Images In Our Heads
The contemporary human condition appears to be outraged helplessness; victims of forces we do not understand and cannot control. If there was a recognition of this fact in the 20th century amidst the horrors of war and economic depression, the 21st century, with the rise of television, internet and high-speed communications delivering us images of these same horrors, has rendered this condition near inescapable.
Images are beamed into our living rooms, our studies, our city telescreens, and with the rise of mobile phones and Wi-Fi; increasingly into the palm of our hands, travelling with us wherever we go. Images of war in Yemen, of captured schoolgirls in Nigeria, of terror attacks in London, of abused children in detention centres. Castrated by distance, we sit and wonder, sometimes in disgust, often in dismay, at the world we live in.
The globalisation and infatuation with media, of which our immersion in images is a consequence, was intended to knit the world closer together, in a weave of information and understanding. The more we knew, the thinking went, the more understanding the world would become. An injustice in Yemen would be known instantly and rectified by people in Melbourne. If knowledge is power, more knowledge was intended to give us greater power over the events in our lives’. The results, however, are not so clear. As the United States contemplates its next move in Iraq, people in Australia know more and sooner this information than those living within Iraq’s borders. Globalised media in an uneven world has created uneven media. The type of knowledge we receive of other countries, and even our own, is hardly endearing. Crime, terror, and war make good viewing. This is what we see, and these images become a lens through which we judged reality. Everyone I know has never seen a Muslim commit a criminal offence, but most hold negative opinions now of any Muslim they see. Media has given us knowledge, but a rootless knowledge often unconfirmed by lived experience.
Globalised media and technological integration have not created the human solidarity we had imagined. Brutal dictators continue to rule, imperial powers continue to exert hegemonic power; state leaders and their people continue to bicker about immigrants, refugees and terrorists. Whatever media’s effects, it’s hard to see much in the way of solidarity. In many ways, global satellite and internet have made the world a less understanding and less tolerant place. The media provides superficial familiarity, images without context, indignation without remedy. We are not told why crimes are committed with any serious discussion, and the binary of good vs. evil/ us vs. them, creates a warlike narrative, making antagonism almost inescapable. The average news story on television goes for about 45 seconds. How can one possibly convey the gravity of the implications of an event in 45 seconds? It can’t be done. Neil Postman writes,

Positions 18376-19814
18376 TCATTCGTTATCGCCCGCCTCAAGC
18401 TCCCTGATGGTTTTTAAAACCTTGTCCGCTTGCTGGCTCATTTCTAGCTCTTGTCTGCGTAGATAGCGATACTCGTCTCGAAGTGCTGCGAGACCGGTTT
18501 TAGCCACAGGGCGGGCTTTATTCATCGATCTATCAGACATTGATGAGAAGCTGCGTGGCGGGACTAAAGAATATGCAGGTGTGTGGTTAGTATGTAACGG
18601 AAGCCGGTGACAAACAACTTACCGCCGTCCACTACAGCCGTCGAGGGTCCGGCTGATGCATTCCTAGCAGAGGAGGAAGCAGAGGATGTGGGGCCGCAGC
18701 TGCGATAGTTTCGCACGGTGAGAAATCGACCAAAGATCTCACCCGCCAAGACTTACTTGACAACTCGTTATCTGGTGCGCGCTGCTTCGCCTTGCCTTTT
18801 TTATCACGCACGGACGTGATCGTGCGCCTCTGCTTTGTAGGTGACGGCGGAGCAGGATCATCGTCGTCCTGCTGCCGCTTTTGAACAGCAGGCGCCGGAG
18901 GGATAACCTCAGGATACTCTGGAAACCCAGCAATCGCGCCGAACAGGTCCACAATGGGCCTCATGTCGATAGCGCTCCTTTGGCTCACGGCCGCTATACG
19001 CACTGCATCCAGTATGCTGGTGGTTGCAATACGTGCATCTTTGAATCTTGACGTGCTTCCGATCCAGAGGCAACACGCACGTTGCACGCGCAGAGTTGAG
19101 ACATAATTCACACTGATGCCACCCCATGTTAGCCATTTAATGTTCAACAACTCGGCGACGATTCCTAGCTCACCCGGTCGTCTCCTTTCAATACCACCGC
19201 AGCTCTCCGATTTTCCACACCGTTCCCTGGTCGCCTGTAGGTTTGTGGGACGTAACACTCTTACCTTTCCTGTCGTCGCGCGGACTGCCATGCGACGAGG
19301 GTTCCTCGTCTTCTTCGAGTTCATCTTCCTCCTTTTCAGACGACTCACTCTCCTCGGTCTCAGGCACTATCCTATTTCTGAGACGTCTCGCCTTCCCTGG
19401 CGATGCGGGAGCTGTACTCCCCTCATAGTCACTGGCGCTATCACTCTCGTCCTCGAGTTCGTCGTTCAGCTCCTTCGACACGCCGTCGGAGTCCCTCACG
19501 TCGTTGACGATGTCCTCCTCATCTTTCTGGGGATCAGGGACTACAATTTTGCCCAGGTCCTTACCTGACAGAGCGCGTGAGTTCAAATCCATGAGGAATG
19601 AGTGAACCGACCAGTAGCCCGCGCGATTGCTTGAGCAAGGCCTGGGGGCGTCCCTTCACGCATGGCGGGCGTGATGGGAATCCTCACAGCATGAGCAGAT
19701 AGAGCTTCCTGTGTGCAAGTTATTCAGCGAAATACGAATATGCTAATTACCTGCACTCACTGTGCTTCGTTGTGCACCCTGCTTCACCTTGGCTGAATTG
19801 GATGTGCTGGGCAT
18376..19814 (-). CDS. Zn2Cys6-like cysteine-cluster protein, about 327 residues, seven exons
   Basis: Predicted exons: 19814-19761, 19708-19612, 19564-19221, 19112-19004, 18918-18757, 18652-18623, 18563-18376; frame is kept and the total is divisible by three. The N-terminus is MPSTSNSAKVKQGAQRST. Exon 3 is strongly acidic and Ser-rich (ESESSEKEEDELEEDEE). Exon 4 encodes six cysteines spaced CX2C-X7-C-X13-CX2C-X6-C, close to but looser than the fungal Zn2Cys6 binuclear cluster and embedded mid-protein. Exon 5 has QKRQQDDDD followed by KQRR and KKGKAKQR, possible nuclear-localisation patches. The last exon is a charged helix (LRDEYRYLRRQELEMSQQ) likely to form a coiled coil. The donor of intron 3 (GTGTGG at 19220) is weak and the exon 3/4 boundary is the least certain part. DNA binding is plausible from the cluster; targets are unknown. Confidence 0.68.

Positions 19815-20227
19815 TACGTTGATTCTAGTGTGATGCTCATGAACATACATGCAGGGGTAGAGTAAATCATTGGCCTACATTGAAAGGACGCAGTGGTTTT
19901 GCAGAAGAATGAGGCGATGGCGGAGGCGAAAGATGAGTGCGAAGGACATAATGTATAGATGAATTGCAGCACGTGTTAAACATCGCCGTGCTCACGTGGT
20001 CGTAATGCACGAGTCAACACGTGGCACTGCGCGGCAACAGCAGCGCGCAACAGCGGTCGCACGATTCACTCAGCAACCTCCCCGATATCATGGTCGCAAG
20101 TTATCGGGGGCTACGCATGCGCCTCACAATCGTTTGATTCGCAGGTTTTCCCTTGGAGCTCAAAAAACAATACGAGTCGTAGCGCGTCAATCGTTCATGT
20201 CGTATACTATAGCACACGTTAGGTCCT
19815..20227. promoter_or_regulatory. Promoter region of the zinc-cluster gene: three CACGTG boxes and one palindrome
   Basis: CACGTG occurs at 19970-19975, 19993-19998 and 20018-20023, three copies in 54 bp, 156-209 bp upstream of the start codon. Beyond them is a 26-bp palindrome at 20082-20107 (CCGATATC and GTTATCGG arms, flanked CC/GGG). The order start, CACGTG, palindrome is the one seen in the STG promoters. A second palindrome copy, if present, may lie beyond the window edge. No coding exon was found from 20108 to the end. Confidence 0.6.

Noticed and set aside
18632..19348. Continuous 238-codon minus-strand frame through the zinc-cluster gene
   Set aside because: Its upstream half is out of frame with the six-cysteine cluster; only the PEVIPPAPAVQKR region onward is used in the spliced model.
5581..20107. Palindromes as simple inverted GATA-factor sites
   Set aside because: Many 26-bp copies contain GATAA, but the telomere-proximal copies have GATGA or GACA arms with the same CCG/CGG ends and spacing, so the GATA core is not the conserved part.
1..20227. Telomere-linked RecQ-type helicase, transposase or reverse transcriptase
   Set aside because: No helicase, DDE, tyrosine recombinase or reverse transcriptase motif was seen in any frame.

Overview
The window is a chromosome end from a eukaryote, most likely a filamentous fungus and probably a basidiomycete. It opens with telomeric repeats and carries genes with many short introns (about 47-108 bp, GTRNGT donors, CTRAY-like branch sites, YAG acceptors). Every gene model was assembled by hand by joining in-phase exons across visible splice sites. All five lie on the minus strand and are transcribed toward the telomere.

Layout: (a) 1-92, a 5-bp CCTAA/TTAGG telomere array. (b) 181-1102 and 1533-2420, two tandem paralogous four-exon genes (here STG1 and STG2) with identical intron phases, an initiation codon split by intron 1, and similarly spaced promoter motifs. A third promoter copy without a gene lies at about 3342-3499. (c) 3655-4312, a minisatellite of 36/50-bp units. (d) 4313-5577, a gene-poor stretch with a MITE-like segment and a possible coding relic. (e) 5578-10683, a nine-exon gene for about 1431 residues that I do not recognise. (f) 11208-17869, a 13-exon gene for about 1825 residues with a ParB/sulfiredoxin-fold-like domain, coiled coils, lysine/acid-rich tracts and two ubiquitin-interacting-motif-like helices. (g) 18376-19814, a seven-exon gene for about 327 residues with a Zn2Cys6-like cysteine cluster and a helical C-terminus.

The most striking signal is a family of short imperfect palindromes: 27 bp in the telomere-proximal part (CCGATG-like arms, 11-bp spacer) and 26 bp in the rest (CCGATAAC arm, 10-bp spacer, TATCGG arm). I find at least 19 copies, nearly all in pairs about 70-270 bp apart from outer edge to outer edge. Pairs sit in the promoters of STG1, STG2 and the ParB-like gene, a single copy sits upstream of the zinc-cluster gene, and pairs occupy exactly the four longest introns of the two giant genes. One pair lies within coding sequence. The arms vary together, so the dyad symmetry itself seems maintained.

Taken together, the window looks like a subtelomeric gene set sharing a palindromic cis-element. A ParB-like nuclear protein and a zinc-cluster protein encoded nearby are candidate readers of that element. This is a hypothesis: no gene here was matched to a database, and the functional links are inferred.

It is simply not possible to convey a sense of seriousness about any event if its implications are exhausted in less than one minute’s time. In fact, it is quite obvious that TV news has no intention of suggesting that any story has any implications, for that would require viewers to continue to think about it when it is done and therefore obstruct their attending to the next story that waits panting in the wings.
A flash before our eyes, and then poof, it’s gone. We don’t have time to think and act, only to know that something has happened. We must ask ourselves, when the seriousness and complexity of an issue, such as the Iraq war, is reduced to a 45 second interlude between celebrity news and the stock markets, are we really being informed? When this news is provided amid roaring planes, crumbling debris and crying children, with musical overtures, are we watching a movie or watching news? The news we receive about the world, fails to inform because we are immersed in images, not thought and it fails to provide context because it lasts for 45 seconds. What does the world look like to us in Australia? In one 45 second clip, you are told about a bombing in a market in Yemen; next, 45 seconds on a terror attack in London; next, 45 seconds on the plight of starving children in Melbourne, and now, the weather…
One day you will hear about the death of 200 Palestinians in Gaza; the next day, this news might go from a headline to a back page story, from a breaking news bulletin to a segment after an ad for Colgate toothpaste; the next day, nothing. Although the story of the 200 dead Palestinians in Gaza is gone, something remains; 200 dead Palestinians lodged as a memory in the deep recesses of the mind, where the exact a toll, ghosts of the past haunting the present.
The news has provided us with a superficial familiarity of the world. Our power to know about it has increased, but our power to act has remained the same. We feel angry that, in spite of all this knowledge of terror, injustice, and cruelty in the world, it continues, day after day. The pain of inaction is grinding, people often choose simply to turn off the news, to look away rather than face the problems of the world. Those who choose not to look away endure paroxysms of outraged helplessness. Globalised media, rather than bringing us closer together, has appeared to pull us further apart, and this may have a lot to do with all the images we now carry around in our heads.
N.P, Postman. 1985. Amusing Ourselves to Death. Penguin Books: United States.
 Amusing Ourselves to Death. 2985. 98.